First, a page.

He’s undoubtedly a genuine psychopath. But how much was Stephen Griffiths influenced by former and fictional serial killers to become the Crossbow Cannibal killer?

"Hatred Bound Tightly in Flesh"
Stephen Griffiths’s MySpace entry describing himself

Stephen Shaun Griffiths is born on Christmas Eve in 1969, in West Yorkshire. He’s the eldest of the three children of telephonist, Moira Dewhirst, and frozen food salesman, Stephen Griffiths. Their marriage soon breaks up and the children stay with Moira in her council house. (She’ll later be convicted of benefit fraud and many have speculated her behaviour may partly explain Stephen’s hatred of women). But Stephen’s father works hard to send his 13 year old son to a fee paying school.

As a teenager, Stephen regularly shoplifts. When a supermarket manager tries to stop him, Stephen attacks with a knife. Aged just 17, he’s sentenced to three years’ youth custody. He tells probation officers he fantasises about serial killing.
During this time, he loses contact with his family.
In 1989, he’s convicted of possessing an offensive weapon: an air pistol. He uses it to shoot birds which he then dissects.
The next year, he receives two year prison sentence for affray after holding a knife to the throat of a young girl. But because he’s said not to possess signs of psychotic illness, or a treatable mental disorder, he can’t be sectioned under the Mental Health Act.
Stephen develops a fear of penetration and every night places cotton wool in his ears so that insects can’t enter. He never works, surviving on benefits and grants. But he does go on to secure a degree gaining a First in psychology. And he’ll begin a PHD. His doctorate thesis is on the history of homicide.

"There may be an element, although this is difficult to prove, that he is in a sense...educating himself better about the phenomenon that he was going to engage in practically...Was he studying some of these books to understand how to avoid capture, how to dispose of bodies, how police would conduct an investigation?"
David Wilson – Professor of Criminology

Stephen buys books on serial killing online. (He will later purchase crossbow bolts).
Many of the books focus on Jack the Ripper, the Moors Murder and his idol, Peter Sutcliffe, the Yorkshire Ripper. During the 70 and 80s, Sutcliffe killed 13 women, many of them prostitutes.

At 27 Stephen moves into a one bedroom flat in a block of housing association flats in Holmfield Court, Bradford, West Yorkshire. It’s on the edge of Bradford’s red-light district.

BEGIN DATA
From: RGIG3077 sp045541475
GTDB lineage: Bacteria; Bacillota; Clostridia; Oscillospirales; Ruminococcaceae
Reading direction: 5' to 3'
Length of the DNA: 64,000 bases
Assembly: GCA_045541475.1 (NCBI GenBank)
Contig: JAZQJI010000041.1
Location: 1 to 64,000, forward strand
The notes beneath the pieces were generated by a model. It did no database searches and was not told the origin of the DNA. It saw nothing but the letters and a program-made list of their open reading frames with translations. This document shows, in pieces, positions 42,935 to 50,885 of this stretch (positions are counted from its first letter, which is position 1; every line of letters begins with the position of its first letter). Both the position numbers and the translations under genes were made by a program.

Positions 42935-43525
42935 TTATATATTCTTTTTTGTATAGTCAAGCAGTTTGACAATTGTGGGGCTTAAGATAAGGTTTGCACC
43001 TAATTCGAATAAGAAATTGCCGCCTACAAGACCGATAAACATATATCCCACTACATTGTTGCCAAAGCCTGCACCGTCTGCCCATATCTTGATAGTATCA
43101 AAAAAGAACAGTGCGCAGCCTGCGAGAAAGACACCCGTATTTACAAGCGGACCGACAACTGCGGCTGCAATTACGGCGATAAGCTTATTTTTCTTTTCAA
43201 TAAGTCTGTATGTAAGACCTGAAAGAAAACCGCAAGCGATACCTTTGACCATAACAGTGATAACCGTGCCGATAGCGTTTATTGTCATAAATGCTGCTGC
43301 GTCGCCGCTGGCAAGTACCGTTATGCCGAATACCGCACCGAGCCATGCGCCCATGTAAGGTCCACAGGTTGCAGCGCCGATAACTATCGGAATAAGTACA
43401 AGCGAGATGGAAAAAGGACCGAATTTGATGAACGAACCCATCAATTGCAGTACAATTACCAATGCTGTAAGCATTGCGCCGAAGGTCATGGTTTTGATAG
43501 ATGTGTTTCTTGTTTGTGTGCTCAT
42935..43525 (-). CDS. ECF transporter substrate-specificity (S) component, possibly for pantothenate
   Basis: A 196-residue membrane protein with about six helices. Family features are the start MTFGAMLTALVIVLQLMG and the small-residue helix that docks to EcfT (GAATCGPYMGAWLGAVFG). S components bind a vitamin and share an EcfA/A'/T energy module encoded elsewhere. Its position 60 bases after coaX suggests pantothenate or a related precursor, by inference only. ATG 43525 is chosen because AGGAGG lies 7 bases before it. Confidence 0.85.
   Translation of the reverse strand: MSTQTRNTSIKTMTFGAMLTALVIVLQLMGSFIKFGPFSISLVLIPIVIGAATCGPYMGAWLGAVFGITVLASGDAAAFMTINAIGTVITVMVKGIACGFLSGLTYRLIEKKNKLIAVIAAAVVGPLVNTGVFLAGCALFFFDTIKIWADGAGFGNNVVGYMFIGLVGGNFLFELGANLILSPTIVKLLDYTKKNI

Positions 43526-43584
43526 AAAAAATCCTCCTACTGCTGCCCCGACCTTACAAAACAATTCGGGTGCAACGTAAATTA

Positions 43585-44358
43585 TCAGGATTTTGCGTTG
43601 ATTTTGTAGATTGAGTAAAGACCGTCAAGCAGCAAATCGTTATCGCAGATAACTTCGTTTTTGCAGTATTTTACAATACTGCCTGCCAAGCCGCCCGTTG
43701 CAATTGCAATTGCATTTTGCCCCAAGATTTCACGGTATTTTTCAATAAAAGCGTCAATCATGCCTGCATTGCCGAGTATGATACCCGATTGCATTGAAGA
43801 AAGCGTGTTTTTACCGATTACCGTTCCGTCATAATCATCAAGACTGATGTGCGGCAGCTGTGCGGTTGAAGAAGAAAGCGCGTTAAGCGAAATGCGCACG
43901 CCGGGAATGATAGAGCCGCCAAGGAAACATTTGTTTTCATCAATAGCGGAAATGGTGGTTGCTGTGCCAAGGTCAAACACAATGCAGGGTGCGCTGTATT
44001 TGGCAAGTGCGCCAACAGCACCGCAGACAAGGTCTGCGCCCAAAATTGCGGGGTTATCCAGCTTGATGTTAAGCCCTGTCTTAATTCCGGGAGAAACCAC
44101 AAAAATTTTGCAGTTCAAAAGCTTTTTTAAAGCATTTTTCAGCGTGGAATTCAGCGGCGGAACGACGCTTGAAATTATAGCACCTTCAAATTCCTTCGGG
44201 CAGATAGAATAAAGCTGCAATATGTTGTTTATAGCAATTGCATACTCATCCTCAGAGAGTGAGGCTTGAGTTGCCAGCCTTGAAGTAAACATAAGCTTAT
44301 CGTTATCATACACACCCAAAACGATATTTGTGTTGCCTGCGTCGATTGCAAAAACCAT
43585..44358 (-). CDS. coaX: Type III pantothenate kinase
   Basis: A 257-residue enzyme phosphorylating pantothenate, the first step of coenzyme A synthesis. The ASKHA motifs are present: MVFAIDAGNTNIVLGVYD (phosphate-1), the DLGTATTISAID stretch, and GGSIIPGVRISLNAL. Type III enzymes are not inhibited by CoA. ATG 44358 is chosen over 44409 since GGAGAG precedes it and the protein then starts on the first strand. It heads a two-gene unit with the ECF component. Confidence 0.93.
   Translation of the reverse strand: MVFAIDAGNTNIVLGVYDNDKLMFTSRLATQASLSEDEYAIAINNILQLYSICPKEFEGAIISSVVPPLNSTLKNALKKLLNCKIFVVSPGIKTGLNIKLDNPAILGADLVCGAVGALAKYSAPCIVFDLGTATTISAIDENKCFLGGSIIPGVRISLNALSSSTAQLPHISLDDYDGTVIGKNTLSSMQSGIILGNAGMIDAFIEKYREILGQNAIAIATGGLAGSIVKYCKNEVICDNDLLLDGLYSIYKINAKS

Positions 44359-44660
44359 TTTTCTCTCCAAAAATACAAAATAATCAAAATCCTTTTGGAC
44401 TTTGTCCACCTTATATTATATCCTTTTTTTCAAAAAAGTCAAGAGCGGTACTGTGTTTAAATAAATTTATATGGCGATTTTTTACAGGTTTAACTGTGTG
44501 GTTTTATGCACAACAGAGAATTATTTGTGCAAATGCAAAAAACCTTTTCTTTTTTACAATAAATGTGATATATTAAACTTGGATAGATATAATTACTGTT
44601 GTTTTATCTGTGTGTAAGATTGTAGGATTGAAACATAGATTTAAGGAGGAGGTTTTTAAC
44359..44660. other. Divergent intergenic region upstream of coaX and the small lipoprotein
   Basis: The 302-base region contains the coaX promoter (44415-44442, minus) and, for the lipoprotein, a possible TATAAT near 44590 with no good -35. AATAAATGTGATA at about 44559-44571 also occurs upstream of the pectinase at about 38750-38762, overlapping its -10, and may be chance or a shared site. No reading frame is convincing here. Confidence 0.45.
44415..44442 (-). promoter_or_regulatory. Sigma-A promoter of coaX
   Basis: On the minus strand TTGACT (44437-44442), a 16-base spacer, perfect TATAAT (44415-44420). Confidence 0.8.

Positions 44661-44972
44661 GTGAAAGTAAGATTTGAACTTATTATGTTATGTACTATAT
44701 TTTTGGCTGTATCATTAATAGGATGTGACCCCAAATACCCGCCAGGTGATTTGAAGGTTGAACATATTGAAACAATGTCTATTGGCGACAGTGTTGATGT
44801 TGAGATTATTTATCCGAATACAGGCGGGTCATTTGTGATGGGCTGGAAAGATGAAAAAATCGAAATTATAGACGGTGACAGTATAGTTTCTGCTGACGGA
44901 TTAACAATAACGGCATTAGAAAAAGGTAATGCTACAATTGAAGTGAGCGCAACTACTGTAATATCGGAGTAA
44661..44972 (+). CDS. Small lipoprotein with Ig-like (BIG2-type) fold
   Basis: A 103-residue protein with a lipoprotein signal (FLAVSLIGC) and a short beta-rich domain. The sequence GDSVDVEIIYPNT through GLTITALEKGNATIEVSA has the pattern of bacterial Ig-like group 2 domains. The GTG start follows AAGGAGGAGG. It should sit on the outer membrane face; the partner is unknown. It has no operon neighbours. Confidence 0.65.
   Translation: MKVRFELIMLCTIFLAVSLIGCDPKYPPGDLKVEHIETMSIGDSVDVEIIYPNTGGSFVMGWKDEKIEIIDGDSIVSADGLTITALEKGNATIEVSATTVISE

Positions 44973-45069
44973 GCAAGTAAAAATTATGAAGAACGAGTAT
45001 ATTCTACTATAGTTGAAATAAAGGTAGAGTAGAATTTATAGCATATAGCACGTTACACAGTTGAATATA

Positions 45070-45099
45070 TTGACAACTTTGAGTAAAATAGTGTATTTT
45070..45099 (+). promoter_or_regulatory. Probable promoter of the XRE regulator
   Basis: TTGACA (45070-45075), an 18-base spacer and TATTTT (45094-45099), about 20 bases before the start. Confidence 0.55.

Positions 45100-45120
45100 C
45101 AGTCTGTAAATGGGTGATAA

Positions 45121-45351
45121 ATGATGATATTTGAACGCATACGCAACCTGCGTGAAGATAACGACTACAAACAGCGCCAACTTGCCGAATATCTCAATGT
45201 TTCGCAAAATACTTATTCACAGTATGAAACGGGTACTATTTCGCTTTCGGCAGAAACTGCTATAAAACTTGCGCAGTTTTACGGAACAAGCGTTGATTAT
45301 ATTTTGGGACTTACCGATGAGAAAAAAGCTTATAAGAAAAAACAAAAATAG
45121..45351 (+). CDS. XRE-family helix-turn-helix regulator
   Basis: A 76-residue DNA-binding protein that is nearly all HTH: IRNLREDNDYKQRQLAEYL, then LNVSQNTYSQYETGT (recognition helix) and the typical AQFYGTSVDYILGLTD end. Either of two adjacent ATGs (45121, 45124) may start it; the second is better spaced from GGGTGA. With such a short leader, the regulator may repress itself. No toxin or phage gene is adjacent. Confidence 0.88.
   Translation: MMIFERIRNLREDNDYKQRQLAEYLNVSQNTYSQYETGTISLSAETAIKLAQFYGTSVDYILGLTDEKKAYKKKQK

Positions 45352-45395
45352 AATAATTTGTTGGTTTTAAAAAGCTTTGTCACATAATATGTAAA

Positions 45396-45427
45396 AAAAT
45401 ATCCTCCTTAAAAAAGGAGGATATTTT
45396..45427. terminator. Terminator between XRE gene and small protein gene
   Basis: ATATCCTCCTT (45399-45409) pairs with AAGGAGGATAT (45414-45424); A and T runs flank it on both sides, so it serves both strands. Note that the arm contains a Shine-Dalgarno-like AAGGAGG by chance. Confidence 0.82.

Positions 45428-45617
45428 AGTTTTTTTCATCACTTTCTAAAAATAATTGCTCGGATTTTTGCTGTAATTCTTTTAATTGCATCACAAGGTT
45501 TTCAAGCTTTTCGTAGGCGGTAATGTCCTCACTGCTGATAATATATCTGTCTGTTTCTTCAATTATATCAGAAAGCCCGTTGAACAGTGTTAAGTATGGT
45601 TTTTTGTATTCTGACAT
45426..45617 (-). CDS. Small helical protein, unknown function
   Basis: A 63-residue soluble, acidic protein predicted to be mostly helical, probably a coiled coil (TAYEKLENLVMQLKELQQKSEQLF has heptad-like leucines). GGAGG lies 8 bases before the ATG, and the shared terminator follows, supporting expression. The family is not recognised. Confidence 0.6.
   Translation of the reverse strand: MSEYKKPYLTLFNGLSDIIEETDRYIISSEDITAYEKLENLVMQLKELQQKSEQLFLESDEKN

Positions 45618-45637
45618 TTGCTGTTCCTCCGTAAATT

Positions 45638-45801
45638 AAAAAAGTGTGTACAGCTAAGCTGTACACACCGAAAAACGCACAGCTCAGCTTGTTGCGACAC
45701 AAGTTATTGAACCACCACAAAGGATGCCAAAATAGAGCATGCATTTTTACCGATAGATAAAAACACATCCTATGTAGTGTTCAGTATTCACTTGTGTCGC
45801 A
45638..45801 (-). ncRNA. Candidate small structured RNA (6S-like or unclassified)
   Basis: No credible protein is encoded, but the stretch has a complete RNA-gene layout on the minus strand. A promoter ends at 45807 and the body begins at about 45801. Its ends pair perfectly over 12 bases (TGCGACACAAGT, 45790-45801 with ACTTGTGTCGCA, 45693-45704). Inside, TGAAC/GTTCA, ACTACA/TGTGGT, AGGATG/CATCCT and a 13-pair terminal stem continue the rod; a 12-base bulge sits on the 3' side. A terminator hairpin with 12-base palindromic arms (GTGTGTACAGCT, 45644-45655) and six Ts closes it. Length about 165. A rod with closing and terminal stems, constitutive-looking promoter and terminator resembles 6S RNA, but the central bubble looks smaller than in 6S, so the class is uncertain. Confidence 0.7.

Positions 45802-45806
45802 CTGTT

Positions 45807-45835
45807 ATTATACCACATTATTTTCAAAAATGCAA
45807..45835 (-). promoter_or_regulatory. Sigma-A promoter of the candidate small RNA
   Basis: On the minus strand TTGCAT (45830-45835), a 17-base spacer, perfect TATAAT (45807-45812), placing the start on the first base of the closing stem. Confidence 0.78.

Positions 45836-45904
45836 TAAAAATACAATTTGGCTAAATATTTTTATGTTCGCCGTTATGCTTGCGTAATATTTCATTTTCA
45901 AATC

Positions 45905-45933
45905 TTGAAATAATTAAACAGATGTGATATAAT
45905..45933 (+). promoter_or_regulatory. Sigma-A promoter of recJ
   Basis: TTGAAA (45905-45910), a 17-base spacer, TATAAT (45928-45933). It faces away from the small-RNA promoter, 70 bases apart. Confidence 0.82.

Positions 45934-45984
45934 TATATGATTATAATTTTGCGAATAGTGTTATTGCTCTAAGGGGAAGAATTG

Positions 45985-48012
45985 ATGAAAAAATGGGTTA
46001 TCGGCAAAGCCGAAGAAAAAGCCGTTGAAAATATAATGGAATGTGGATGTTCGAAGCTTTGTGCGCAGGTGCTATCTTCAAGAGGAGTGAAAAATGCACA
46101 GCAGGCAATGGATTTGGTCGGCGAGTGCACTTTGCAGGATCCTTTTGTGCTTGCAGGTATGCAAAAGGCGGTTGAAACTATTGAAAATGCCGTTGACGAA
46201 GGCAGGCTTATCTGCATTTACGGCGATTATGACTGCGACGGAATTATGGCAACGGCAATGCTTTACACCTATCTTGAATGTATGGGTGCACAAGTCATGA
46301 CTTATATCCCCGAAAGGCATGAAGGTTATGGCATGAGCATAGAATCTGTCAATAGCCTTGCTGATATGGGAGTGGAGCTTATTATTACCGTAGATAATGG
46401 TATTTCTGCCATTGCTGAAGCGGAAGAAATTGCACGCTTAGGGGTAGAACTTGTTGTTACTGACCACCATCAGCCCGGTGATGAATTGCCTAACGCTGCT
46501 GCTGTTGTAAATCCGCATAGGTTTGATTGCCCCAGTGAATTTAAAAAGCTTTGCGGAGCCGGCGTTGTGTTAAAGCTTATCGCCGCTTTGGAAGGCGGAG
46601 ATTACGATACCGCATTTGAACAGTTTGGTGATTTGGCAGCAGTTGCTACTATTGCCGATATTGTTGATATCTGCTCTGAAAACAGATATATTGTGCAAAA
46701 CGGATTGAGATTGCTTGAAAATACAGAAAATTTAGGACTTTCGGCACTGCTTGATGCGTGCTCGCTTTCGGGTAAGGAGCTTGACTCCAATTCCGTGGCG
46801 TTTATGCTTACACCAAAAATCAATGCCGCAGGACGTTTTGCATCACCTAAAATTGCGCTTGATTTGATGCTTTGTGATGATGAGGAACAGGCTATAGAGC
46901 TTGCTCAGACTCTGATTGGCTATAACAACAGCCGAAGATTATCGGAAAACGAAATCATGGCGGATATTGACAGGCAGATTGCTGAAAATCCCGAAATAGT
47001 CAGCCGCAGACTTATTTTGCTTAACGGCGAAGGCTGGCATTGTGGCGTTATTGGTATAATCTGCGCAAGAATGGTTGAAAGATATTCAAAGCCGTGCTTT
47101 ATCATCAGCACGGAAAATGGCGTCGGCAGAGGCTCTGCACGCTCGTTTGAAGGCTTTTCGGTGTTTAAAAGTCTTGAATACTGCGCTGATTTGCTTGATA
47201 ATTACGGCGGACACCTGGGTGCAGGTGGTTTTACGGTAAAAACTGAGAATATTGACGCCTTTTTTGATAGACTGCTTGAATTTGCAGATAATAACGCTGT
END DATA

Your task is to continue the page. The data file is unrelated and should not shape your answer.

Around two dozen prostitutes walk the nearby Thornton Road. Stephen will target three of them.

But at first Stephen doesn’t use prostitutes. In 1998, he starts a two year relationship. When he finally invites his girlfriend into his flat, she finds every surface, even the carpet, covered in plastic.
She senses something is very, very wrong. She makes her excuses and leaves, and soon also exits the relationship. Stephen then has an abusive relationship with another woman who manages to escape him in 2001. However, he harasses her for years, spraying ‘slag’ on her wall when she’s away on holiday and leaving threatening messages on her voicemail. In one he laughs maniacally and states:

"I’m not going to go away. So I guess you’d better."

He then buys two lizards, sometimes taking them for walks on dog leads into town. A neighbour, Rachel Farrington, agrees to come into his flat to see his ‘pets’. She describes his flat as like entering a maze. Stephen shows her how he feeds live rats to his pets. She watches as a lizard bites one in half. Enraptured, Stephen observes, "That’s nature for you."
Billy Parkin, a former friend, remembers even seeing Stephen eat a small live baby rat, and washing it down with a glass of water.

Stephen creates an online pseudonym for himself called ‘Ven Pariah’. David Wilson speculates that the ‘Ven’ was a shortening of either his first name, ‘Stephen’, or perhaps the word ‘venerable’. A ‘pariah’ is defined as ‘a social outcast’.
Ven Pariah posts the following on MySpace the night before he kills Suzanne Blamires.

"What will this pseudo-human do, one wonders. Poor Stephen, pretended to be me, but he was only the wrapping. He knew towards the end, that I supplied the inner core of iron. Hatred Bound Tightly in Flesh. At very long last, the time has come to act out."

This entry echoes Thomas Harris’s psychopath in Red Dragon, the infamous novel that introduces Hannibal Lecter.

"I'm the great Red Dragon... I am not a man...You are privy to a great becoming, but you recognize nothing. To me, you are a slug in the sun...Before me, you rightly tremble. But, fear is not what you owe me. You owe me awe."

Many worry that our fascination with serial killers, real and fictional, combined with the level of sex and violence now seen on our screens, may have a detrimental effect. For them, Stephen Griffiths are their fears made flesh.

"This is someone who was almost a wannabe serial killer. He wanted his 15 minutes in the spotlight."
David Wilson